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Which Canadian governments have overshot their healthcare budgets in recent years? And what caused the overshoots?



The sustainability of publicly funded healthcare in the face of an aging population is a key concern in Canada. Initial estimates of spending from the Canadian Institute of Health Information have recently been reassuring. Unfortunately, those initial estimates, which rely on government budgets – are typically too low. CIHI’s revised figures based on actual results tend to be higher – and by amounts that heighten concerns about sustainability.

This edition of Graphic Intelligence looks at the difference in preliminary and revised figures on spending by the use of funds in each province and territory over the 2014-17 period. The biggest overshoots relative to budgets occurred in Quebec, Saskatchewan, British Columbia, and the territories. In dollar terms, undershoots occurred in a couple of areas that may be surprising: drugs, where rising costs have been a high-profile issue, and hospitals were both areas that tended to come in under budget. The big overshoots occurred in spending on doctors, other healthcare professionals, and institutions other than hospitals.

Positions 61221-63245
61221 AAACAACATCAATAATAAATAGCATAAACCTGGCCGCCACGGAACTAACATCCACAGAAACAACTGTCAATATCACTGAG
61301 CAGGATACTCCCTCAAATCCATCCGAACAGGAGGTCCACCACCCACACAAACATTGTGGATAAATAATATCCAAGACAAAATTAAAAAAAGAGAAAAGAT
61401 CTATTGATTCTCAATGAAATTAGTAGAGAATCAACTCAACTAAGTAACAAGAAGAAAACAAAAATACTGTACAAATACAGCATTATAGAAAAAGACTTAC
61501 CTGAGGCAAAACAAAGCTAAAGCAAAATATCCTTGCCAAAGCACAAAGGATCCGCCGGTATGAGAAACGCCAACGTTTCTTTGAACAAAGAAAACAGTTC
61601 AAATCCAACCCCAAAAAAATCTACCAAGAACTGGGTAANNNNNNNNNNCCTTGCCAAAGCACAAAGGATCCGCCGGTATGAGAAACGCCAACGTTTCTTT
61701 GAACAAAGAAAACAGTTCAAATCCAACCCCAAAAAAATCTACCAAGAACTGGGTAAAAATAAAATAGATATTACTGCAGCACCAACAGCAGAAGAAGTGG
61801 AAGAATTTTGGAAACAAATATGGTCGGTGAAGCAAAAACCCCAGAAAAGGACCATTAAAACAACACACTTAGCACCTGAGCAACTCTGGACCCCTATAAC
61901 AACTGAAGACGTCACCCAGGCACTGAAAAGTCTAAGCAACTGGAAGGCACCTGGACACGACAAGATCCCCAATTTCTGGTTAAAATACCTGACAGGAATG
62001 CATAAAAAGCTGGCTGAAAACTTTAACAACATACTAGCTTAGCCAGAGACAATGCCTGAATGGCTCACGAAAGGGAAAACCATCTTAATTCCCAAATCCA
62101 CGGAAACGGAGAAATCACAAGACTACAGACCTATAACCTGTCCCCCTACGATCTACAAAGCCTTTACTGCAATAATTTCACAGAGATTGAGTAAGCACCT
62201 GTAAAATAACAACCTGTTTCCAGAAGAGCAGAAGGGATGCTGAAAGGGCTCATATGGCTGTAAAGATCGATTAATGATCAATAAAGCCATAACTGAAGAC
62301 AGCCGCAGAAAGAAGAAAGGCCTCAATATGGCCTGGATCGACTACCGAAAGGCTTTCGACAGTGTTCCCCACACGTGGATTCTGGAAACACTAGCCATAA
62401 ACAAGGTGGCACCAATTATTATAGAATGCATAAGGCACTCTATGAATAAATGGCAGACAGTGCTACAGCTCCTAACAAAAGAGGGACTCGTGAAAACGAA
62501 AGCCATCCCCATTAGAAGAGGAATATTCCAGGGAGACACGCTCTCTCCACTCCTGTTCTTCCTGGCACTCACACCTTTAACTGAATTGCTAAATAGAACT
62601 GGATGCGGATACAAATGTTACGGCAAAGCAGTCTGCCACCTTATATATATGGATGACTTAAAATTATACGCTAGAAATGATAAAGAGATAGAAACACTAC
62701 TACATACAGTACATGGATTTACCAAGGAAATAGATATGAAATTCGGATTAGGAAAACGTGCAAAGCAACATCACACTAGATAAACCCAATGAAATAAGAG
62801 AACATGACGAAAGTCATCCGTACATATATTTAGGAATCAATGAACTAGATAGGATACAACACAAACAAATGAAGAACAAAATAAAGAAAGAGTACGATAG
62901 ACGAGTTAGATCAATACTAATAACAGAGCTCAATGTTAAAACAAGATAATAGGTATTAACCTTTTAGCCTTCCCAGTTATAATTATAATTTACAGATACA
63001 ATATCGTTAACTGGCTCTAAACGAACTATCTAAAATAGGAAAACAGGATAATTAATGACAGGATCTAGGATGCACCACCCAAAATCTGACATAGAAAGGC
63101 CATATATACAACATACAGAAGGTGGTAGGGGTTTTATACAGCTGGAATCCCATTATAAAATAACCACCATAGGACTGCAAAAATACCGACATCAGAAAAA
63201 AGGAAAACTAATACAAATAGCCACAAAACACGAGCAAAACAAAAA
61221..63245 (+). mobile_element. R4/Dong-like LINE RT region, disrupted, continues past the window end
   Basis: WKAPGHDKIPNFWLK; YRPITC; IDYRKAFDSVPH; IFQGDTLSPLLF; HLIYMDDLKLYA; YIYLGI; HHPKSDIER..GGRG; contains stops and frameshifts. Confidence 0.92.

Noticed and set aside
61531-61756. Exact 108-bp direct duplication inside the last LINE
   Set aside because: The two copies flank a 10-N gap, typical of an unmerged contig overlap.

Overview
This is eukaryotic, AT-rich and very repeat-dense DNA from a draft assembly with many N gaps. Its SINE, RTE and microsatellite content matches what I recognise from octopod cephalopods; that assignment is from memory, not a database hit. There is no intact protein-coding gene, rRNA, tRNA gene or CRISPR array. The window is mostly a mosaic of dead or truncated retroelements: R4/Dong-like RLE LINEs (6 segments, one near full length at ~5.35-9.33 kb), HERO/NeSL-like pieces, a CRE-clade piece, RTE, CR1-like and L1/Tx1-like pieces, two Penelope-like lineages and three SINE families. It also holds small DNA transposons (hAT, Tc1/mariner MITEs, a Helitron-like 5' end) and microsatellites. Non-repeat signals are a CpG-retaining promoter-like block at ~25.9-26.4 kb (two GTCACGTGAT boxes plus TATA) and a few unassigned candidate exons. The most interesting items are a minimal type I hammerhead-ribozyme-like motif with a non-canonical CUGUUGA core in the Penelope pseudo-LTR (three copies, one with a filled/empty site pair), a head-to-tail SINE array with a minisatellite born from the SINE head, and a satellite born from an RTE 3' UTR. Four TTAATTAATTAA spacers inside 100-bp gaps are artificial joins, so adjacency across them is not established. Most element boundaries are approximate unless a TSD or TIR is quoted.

Governments do not typically budget unsustainable increases in healthcare spending, but actually hitting their budget targets is evidently hard. To read more about how governments overshoot their healthcare spending targets, and how they could do better, read “Healthcare Spending Overshoots a Threat to Sustainability” by Bill Robson.